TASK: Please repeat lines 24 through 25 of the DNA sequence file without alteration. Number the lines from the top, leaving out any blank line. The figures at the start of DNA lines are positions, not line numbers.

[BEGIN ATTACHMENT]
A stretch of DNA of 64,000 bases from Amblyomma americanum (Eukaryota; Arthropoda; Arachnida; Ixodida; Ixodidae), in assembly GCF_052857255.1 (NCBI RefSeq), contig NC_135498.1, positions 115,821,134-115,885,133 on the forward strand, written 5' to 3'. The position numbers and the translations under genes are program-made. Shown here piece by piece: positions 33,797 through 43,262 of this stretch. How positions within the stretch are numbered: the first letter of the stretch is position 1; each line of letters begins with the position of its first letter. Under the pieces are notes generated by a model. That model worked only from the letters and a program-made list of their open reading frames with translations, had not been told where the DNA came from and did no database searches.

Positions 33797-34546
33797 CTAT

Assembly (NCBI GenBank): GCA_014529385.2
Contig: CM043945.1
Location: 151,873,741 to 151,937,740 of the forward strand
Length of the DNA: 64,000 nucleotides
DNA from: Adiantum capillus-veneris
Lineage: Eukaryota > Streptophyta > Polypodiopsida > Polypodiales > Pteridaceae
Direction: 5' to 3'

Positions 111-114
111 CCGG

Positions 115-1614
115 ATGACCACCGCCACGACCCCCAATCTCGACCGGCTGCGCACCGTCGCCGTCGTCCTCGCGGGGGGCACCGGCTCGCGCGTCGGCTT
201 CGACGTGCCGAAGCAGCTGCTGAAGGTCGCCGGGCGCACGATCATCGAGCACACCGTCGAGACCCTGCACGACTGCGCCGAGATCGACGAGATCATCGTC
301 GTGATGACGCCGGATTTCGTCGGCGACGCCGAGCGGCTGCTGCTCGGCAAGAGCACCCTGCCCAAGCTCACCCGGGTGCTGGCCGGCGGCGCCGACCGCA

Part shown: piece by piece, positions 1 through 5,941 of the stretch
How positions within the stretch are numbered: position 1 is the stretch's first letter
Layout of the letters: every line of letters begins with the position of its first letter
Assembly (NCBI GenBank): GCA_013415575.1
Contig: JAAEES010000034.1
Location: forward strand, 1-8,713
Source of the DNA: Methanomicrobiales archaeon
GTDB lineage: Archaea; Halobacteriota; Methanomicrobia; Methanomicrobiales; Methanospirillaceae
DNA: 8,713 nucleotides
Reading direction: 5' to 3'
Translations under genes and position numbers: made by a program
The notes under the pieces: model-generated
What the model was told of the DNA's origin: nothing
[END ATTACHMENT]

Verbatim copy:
GTDB lineage: Archaea; Halobacteriota; Methanomicrobia; Methanomicrobiales; Methanospirillaceae
DNA: 8,713 nucleotides